The company reported a $1.7M impairment charge for H1.  This impairment has been fluctuating recently because one of the company's ships is held for sale. And its value changes every quarter due to mark-to-market accounting. The impairment has even been negative in the past.

An investor in Globus Maritime must weight two issues. One is the charter rates, which one can gauge using the benchmark like the Baltic Dry Index (BDI). And the other is the company's debt. BDI right now is above the average of the last few years; see here. But it is still depressed, though the CEO is optimistic. The debt issue looms quite large. The company has $85M in debt and $60M of equity. The company's adjusted EBITDA is 5.5 times the interest expense. However, EBITDA doesn't include depreciation. With depreciation, then the interest coverage is an unacceptable number.

In other news, IEHC's CEO wrote a shareholder letter along with the 2014 annual proxy. In the letter, he summarized the published 2014 results. But more importantly, he stated that, at this point in Q2 FY2015, the company's order backlog is $8M. This is the highest level ever and a $2.1M increase since FY2014 end. The company is buying equipment to increase capacity to meet this demand. The stock jumped 12% to $5.10 per share on the news.

Saturday, September 20, 2014

Putprop Earnings Looks Too Good

Putprop finally came out with the year end results after two pre-annoucements. The company earned 2.48 Rand per share which, on the face of it, is fantastic for a company priced at 7.35 Rand per share.

Putprop is a South African real estate company primarily engaged in renting to businesses. South Africa follows the IFRS accounting standards, as is most of the world but notably not USA. IFRS defines what is the standard regular earnings, but it also allows companies to report a variation called headline earnings. I read that companies use headline earnings to present a more meaningful measure of operations. For Putprop, regular earnings is equal to headline earnings plus its share of associates' earnings plus fair value gains on property. In other words, headline earnings removes the effect of mark-to-market accounting and focuses only on the core company's earnings. But the mark-to-market gains are huge, worth 39% of the regular earnings. The company's gains from the associated companies Belle Isle Investments Proprietary Limited and Pilot Peridot One Proprietary Limited are also large at 26% of the regular earnings.  This leaves headline earnings per share of only 0.86 Rand.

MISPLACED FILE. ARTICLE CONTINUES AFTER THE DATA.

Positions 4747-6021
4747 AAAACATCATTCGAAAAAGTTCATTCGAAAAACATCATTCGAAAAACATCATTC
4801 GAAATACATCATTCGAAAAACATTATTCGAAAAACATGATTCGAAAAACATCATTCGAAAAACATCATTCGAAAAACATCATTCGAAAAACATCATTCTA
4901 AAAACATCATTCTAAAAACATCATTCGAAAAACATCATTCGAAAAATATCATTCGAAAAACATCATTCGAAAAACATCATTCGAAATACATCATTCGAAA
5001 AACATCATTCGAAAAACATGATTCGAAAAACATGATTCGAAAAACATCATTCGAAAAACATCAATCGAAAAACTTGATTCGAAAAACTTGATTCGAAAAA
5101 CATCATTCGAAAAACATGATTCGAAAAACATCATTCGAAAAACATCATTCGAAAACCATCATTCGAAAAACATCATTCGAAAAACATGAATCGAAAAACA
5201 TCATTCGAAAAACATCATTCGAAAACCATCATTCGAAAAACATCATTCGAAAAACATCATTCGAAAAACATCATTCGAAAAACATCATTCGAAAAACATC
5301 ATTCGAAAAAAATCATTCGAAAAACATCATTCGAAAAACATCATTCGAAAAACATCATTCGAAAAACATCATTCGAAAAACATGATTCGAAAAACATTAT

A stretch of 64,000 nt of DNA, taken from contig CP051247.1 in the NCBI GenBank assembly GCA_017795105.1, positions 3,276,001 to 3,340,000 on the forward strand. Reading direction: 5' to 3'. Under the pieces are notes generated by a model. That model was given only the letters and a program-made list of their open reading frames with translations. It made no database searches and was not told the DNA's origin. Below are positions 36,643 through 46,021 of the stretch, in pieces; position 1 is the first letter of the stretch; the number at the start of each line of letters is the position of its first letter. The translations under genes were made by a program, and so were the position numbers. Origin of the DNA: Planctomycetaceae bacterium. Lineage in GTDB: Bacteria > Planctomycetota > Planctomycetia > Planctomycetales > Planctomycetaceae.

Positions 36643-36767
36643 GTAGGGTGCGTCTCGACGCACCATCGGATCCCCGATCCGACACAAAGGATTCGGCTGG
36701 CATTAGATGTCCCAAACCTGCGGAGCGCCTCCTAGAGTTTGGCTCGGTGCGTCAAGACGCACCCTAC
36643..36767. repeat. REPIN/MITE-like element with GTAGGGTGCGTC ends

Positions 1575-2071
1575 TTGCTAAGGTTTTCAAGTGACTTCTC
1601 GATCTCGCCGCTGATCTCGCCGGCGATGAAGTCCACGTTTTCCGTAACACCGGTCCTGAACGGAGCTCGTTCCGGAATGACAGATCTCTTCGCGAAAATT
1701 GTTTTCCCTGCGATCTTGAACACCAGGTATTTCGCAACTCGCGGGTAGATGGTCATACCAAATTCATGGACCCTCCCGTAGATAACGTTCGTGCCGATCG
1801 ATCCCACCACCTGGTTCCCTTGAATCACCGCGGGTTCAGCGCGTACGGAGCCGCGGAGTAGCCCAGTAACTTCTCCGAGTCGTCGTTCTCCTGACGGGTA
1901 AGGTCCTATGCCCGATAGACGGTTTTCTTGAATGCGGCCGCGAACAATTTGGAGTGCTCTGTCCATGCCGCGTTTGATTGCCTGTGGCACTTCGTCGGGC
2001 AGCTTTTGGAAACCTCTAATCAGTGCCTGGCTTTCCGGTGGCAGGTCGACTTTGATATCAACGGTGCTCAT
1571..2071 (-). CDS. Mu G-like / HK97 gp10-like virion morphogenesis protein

Company management emphasized they have been diversifying away from renting to the bus business which is their largest customer by far. To that end, the company acquired shares in other rental companies. This made a dramatic contribution to the bottom line, adding 19 M Rand to earnings versus 1 M in 2013. This is the bulk of the 0.74 Rand earnings per share increase between 2014 and 2013.

I think the regular earnings per share is the most useful number to gauge the company. But doing so implies the company trades at 3 times earnings! How is that possible? Well, my impression is that the market uses the headline earnings as the gauge. A month ago the company pre-announced that its earnings this year would rise significantly over a year ago. The stock shot up 30%. However, two weeks later the company revised its pre-annoucement. It maintained its regular EPS but removed the associates' income from the headline earnings. The stock then dropped back to its previous levels. See the table below.

Official EPS Headline EPS Subsequent Price
2013 results 1.74 0.877.00
1st Pre-accouncement 2.40 1.509.00
2nd Pre-accouncement 2.400.867.35
2014 final results 2.480.867.35